A TechCrunch article: So, Recode reported today that Twitter was tinkering around with the idea of expanding its 140 character limit to a number a bit higher….10,000 characters. But what,...
Courtesy of Bloomberg:
Twitter Inc., making a strategic push into online programming, won a deal to show Thursday night National Football League games online.
The social-media company was said to have bid against a slate of heavyweights including Verizon Communications Inc., Yahoo! Inc. and Amazon.com Inc. Facebook Inc. dropped out of the contest last week, according to a person with knowledge of the discussions who asked not to be named because the talks were private. Twitter will stream 10 Thursday night football games to the public for free, while they are also shown on NBC, CBS and the NFL Network, the NFL said in a statement Tuesday.
The deal gives Twitter a key piece of content to attract mainstream users in its quest to make its service a go-to place to react to and discuss live events. The NFL, aware that a growing number of households are comfortable streaming video over the Internet, is using the digital rights for Thursday night games to reach so-called cord-cutters, as former cable-TV subscribers are known. The NFL has streamed selected games, but this is its first season-long streaming deal and a high-profile foray into live programming for Twitter.
“This should be favorable for Twitter in terms of creating a product that will encourage people to show up and use it,” said Brian Wieser, an analyst at Pivotal Research Group. “Twitter has placed a lot of emphasis around its relevance to live activities. They haven’t invested what presumably will be a lot of money in owning the rights to this sort of activity in quite some time. It probably will help them with user growth numbers.”
Terms of the deal weren’t immediately available. Last season, Yahoo paid $17 million to stream a game from London, which was played at 9:30 a.m. New York time and also broadcast on network TV in the teams’ home markets. On American TV, the league commands the highest per-game price for any sport on American TV. In the most recent broadcast deal, CBS Corp. and Comcast Corp.’s NBC each paid about $45 million a game for five Thursday night contests for the 2016 and 2017 seasons.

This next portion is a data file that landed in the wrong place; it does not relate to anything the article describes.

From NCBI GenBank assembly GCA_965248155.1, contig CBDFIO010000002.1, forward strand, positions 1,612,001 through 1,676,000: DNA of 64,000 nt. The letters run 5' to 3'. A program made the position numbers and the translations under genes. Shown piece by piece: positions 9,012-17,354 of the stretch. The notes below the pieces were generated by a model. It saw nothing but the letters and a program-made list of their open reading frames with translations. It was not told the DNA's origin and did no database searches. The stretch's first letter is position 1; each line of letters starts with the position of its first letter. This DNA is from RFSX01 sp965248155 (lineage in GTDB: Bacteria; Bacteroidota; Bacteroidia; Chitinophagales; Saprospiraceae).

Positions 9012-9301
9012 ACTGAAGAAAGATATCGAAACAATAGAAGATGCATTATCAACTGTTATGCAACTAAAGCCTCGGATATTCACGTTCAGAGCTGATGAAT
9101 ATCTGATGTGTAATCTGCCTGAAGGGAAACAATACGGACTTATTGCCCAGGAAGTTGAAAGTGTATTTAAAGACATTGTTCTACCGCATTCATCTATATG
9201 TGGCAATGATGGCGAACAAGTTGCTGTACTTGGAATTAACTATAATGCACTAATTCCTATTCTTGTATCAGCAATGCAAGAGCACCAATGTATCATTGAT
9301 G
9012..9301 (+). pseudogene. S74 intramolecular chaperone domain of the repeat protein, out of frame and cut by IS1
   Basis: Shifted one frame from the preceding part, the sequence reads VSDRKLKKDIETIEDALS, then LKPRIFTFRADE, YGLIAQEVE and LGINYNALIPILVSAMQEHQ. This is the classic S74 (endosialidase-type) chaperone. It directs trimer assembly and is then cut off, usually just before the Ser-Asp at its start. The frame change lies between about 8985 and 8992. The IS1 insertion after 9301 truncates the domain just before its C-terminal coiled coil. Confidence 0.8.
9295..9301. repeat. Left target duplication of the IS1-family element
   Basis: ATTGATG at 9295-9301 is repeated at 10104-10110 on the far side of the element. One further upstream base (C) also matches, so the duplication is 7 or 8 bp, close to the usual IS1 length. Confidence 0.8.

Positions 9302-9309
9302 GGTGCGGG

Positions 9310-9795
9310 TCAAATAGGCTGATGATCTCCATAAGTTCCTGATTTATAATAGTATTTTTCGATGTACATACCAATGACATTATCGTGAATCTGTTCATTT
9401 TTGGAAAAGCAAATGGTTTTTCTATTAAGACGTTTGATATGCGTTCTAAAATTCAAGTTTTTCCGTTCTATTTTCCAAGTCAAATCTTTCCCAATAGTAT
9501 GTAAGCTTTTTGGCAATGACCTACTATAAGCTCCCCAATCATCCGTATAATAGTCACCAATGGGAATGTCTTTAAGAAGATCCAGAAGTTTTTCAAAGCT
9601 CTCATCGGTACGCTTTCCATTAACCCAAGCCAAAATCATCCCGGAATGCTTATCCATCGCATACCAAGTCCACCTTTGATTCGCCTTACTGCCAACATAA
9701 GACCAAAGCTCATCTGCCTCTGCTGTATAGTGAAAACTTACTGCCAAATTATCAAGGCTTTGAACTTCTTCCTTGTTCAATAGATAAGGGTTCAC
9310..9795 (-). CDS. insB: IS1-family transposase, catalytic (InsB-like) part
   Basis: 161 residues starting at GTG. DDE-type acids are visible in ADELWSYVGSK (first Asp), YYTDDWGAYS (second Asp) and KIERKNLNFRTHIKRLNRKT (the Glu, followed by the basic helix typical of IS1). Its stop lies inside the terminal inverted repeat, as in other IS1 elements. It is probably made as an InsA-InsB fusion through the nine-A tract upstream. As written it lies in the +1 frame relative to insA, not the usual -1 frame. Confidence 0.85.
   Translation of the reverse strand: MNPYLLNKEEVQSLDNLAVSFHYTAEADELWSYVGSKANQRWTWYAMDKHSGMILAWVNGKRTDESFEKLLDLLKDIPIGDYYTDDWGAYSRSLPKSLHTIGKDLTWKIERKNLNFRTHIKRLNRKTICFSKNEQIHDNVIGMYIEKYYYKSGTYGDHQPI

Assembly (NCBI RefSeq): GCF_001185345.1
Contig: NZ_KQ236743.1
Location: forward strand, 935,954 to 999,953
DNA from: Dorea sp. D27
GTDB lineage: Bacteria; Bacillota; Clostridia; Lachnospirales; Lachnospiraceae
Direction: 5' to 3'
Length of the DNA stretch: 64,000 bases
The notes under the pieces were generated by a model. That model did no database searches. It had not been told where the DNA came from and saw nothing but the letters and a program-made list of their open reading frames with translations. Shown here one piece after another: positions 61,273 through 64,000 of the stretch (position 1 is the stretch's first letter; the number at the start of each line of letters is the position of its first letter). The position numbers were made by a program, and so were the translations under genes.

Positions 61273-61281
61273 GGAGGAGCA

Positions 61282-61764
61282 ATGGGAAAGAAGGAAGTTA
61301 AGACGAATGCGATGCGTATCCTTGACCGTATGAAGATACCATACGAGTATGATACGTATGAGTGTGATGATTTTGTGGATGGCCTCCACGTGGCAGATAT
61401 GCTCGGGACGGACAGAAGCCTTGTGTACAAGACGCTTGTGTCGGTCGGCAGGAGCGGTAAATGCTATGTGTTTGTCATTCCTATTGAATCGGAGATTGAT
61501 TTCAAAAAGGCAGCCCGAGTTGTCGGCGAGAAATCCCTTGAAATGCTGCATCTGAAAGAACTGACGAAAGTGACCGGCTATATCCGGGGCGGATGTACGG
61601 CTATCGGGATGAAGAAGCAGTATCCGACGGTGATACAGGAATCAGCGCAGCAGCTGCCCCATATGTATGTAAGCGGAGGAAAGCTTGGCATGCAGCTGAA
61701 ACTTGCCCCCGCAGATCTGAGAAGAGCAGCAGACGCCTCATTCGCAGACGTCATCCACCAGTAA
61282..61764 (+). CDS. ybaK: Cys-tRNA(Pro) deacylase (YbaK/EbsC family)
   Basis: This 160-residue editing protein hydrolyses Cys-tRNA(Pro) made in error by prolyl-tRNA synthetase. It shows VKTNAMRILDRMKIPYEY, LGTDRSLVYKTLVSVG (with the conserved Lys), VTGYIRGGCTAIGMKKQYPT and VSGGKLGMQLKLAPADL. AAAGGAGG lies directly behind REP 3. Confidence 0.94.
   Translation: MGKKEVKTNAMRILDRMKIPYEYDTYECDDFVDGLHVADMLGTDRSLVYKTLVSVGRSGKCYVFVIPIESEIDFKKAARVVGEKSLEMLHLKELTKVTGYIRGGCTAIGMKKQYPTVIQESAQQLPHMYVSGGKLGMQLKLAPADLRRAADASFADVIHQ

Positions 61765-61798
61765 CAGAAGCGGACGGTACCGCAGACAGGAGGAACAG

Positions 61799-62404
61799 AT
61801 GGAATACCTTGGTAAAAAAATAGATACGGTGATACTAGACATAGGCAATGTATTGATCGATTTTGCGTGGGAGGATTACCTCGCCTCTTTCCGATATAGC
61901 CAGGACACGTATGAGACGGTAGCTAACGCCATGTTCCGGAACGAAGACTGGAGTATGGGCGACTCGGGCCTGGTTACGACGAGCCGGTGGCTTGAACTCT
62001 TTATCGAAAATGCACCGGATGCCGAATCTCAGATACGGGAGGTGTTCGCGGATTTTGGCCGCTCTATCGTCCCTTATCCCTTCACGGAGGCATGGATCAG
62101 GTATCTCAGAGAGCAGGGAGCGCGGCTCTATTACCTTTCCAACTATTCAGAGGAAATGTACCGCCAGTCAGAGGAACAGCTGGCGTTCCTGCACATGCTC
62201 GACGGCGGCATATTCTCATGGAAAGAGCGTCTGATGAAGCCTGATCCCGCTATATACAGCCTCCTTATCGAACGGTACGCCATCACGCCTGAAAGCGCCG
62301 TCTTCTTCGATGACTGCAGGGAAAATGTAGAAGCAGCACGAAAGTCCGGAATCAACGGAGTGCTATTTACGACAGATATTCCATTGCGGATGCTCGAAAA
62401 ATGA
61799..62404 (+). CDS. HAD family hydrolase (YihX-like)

Twitter would probably broadcast the games as a part of the six-month-old Moments feature, which could package a live event alongside commentary, behind-the-scenes tweets, and other content. Twitter also controls some of the advertising inventory for the games, Chief Operating Officer Adam Bain said on Twitter.
The league is using Thursday night games, which draw smaller audiences than the contests on Sundays and Mondays, to experiment with different kinds of media, distribution models and technologies. By the time the NFL’s biggest broadcast contracts expire in 2021, it will be prepared to sell a broad array of digital rights — and make more money.
As it hits its 10-year mark, Twitter is struggling to bring new users on board and expand beyond being a platform used mostly by journalists, politicians and celebrities. It has been experimenting with ideas such as curated tweets and a new algorithmic timeline.
Chief Executive Officer Jack Dorsey says Twitter’s role in the world centers around bringing people together to watch live events in the place where information comes the fastest.
“This is a bigger strategic effort for Twitter than it would have been for any other of the reported companies,” said James Cakmak, an analyst at Monness Crespi Hardt & Co. “It’s not just winning the deal — that’s the easy part. It will be interesting to see how exactly they plan to leverage it.”
The NFL has been exploring new outlets beyond its traditional TV broadcasts to try and reach more viewers. Twitter opens up a connection to social media where viewers can interact live during games. The NFL also has a mobile distribution pact with Verizon that gives the carrier rights to stream games to phones and tablets with screens smaller than seven inches.
Twitter, whose Chief Financial Officer Anthony Noto is a former CFO of the NFL, signed an agreement last year with the NFL to distribute highlights and other clips on the service.
Verizon had been considered one of favorites in the race for the NFL’s Thursday night games, but the NFL was interested in more diverse options, according to a person familiar with the discussions.